What if the silk road will be the new major road in the Future? And what if this new silk road will not have the old Europe as the leading continent? Is the new silk road the end of the old world order? British historian Peter Frankopan, author of the bestseller “The Silk Roads: A New History of the World” paints an unexpected portrait of our Western civilization and the way we perceive our position in the world: old Europe is convinced to be the best, most prosperous and safest region. Europeans think that they have a good position in the actual world, absolutely denying the new world order that is currently happening.
The power is shifting from West to East. Until today, the world history was a western-centered enterprise – based on the belief that everyone should be like us, or at least should want to be. According to Frankopan, the West has completely alienated itself from the rest of the world. Old Europe is on the decline and the economic prosperity in Asia, Africa and South America is over. We have no friends left east of Venice, says Frankopan. The power center shifts along the lines of the new silk roads, from West to East. How should we adapt to this new world order?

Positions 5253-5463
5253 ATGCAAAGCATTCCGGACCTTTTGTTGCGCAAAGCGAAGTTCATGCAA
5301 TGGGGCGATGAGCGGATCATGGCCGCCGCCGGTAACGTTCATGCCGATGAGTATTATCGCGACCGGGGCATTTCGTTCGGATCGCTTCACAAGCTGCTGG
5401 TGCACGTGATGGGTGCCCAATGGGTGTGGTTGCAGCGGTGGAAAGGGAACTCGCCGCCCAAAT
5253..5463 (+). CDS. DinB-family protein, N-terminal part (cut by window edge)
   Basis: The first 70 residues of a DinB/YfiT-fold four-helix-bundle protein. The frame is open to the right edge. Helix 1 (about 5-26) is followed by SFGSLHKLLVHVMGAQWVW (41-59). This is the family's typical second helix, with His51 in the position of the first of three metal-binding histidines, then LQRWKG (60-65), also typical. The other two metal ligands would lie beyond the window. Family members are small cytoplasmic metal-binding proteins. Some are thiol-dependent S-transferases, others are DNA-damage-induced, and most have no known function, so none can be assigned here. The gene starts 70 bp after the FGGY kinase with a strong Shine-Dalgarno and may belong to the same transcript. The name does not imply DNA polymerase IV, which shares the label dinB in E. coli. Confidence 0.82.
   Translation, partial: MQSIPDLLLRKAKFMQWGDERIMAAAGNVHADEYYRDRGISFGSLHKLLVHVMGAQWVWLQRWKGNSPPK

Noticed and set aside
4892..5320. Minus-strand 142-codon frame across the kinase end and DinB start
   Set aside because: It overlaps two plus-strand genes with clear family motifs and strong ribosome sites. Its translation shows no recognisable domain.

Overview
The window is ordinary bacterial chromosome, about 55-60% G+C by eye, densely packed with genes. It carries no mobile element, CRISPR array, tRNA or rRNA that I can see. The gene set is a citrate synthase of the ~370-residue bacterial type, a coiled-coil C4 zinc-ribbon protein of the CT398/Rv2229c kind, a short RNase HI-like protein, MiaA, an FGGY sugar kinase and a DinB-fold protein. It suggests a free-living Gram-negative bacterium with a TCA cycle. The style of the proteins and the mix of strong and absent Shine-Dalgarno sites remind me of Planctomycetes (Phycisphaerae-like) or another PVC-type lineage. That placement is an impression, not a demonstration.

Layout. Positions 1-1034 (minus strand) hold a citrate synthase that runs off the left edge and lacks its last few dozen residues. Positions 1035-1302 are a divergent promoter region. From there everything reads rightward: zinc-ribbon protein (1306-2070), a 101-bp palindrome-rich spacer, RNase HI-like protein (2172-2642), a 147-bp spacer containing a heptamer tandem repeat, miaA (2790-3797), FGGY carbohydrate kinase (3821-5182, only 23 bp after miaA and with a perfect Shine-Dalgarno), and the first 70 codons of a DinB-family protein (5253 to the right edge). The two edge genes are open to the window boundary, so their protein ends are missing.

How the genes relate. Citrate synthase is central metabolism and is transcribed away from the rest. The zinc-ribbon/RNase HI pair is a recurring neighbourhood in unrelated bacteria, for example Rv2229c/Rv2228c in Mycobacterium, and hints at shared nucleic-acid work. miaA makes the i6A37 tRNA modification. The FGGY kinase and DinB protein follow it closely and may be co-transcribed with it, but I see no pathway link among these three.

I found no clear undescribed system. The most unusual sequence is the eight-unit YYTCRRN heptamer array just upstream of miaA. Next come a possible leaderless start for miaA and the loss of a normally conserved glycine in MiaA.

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We live in confusing times, we are using apps as if our lives depended on it, our boundaries are shifting, and we become increasingly nationalist. We are convinced that we live in the best, most prosperous and safest region in the world. In short, we think high of ourselves and that we hold the world in our grip, but we would be surprised by the new developments and dangers that we have refused to see so far. It is quite logical, says Frankopan, because we are the product of our own self-estimation, our deep-rooted arrogance, our historical unreliability and our intrinsic lack of self-reflection. Thus, we refuse to believe that there is a new world order beyond the boundaries of our prosperity that has great political, economic and cultural influence on the world as we think it is.